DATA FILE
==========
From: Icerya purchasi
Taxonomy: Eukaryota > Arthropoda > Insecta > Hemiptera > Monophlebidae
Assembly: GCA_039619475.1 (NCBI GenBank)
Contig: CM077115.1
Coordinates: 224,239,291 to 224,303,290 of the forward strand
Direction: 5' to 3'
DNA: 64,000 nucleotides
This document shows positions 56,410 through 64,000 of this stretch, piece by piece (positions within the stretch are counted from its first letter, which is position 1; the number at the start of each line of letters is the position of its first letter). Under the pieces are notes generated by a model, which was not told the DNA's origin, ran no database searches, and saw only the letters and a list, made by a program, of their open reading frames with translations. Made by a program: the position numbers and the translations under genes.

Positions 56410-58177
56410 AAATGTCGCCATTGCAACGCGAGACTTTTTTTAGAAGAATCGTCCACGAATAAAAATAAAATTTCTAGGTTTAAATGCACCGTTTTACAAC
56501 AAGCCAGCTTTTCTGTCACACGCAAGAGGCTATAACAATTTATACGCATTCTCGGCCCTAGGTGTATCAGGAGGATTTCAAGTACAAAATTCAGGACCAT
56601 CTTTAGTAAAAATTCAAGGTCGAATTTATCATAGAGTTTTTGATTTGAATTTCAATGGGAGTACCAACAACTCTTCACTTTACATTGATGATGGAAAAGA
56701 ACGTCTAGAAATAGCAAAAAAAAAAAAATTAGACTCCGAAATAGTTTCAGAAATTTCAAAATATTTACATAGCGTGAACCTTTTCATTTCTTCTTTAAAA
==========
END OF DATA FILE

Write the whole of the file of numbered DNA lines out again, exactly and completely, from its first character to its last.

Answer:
From: Icerya purchasi
Taxonomy: Eukaryota > Arthropoda > Insecta > Hemiptera > Monophlebidae
Assembly: GCA_039619475.1 (NCBI GenBank)
Contig: CM077115.1
Coordinates: 224,239,291 to 224,303,290 of the forward strand
Direction: 5' to 3'
DNA: 64,000 nucleotides
This document shows positions 56,410 through 64,000 of this stretch, piece by piece (positions within the stretch are counted from its first letter, which is position 1; the number at the start of each line of letters is the position of its first letter). Under the pieces are notes generated by a model, which was not told the DNA's origin, ran no database searches, and saw only the letters and a list, made by a program, of their open reading frames with translations. Made by a program: the position numbers and the translations under genes.

Positions 56410-58177
56410 AAATGTCGCCATTGCAACGCGAGACTTTTTTTAGAAGAATCGTCCACGAATAAAAATAAAATTTCTAGGTTTAAATGCACCGTTTTACAAC
56501 AAGCCAGCTTTTCTGTCACACGCAAGAGGCTATAACAATTTATACGCATTCTCGGCCCTAGGTGTATCAGGAGGATTTCAAGTACAAAATTCAGGACCAT
56601 CTTTAGTAAAAATTCAAGGTCGAATTTATCATAGAGTTTTTGATTTGAATTTCAATGGGAGTACCAACAACTCTTCACTTTACATTGATGATGGAAAAGA
56701 ACGTCTAGAAATAGCAAAAAAAAAAAAATTAGACTCCGAAATAGTTTCAGAAATTTCAAAATATTTACATAGCGTGAACCTTTTCATTTCTTCTTTAAAA